The Great American Novelist

images.jpgHe wrote the Great American Novel and he is my nomination for the most underrated American writer of all time. He’s Conrad Richter and his trilogy The Awakening Land (The Trees,  The Fields, The Town) augmented by The Sea of Grass and The Grandfathers is arguably the greatest novel written by an American about the American experience. Richter’s prose is lyrical but precise and he can paint a word picture that plops the reader into the heart of the dense natural forests of early America,forests that are all gone now.

I cannot recommend reading The Awakening Land with any more praise and esteem. My words are insufficient: only reading the novels can expose the greatness of the narrative.

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The Great American Novel

TGANLike the myth of American Exceptionalism, we are routinely belabored by the myth of The Great American Novel. There is no such thing: never was and never could be. Why?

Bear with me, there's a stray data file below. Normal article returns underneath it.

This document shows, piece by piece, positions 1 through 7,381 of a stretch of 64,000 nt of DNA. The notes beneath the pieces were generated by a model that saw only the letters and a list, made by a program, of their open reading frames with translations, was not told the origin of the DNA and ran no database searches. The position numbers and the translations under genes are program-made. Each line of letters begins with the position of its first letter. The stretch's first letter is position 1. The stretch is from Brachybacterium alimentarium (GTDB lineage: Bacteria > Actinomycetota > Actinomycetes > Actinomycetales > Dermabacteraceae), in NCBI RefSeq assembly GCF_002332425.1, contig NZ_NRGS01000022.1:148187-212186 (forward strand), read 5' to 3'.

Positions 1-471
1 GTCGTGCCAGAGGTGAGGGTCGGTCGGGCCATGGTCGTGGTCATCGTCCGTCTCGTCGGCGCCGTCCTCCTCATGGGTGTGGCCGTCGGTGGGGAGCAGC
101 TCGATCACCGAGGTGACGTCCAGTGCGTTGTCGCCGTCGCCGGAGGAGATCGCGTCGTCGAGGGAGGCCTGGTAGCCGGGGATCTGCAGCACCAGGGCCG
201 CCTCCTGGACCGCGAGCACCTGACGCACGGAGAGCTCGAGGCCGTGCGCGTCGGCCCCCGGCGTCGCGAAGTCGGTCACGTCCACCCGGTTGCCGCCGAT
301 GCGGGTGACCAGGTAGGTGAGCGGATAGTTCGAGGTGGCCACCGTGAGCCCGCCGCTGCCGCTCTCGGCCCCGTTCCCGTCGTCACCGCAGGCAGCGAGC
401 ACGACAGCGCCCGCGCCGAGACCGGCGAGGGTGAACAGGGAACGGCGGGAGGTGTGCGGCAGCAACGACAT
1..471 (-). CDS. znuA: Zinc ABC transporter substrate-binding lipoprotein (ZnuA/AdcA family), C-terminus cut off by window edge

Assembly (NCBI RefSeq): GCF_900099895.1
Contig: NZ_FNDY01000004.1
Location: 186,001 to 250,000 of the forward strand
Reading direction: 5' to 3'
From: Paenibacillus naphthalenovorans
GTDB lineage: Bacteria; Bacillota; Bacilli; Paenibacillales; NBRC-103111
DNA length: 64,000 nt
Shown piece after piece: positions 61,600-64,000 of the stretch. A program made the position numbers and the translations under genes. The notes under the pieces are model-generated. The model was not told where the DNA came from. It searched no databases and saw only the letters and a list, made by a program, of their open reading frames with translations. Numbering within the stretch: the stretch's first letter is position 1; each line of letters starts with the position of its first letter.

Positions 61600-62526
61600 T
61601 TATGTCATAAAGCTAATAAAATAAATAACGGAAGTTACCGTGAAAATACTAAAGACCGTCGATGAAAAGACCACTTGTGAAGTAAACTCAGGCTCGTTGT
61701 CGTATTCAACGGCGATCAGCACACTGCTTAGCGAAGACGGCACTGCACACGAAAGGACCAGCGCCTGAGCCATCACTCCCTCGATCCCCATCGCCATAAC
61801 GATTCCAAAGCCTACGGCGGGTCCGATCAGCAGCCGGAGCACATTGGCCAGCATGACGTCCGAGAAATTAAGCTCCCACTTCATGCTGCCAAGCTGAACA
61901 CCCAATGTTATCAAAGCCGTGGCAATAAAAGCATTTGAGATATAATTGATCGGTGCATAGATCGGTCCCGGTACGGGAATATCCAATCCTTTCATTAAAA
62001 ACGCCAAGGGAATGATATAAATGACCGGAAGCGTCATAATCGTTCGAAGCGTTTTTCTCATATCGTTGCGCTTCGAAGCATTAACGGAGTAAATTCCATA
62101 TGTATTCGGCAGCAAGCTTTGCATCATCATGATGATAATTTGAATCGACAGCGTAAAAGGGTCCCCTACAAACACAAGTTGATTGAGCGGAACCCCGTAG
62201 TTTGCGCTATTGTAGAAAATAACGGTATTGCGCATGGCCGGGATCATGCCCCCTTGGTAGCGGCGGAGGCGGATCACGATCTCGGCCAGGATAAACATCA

First, the entire idea begs the question that a novel would in some way be the vehicle to glorify America. A novel? Is that actually a serious option? Maybe it should be a poem … Howl perhaps. But the second question is the deal breaker: would The Great American Novel expose everything that is America? Would greed and self-agrandizement be depicted alongside altruism and freedom? What epitomizes the American Way? Is it wage slavery or upward mobility? Is it crime and drugs or bribery and cheating?

If someone actually wrote The Great American Novel and told the true story of America, would we accept it? Of course not. The Great American Novel would have to continue the fiction, expand on the myths, cover up for all the lying, deception, and international skullduggery.

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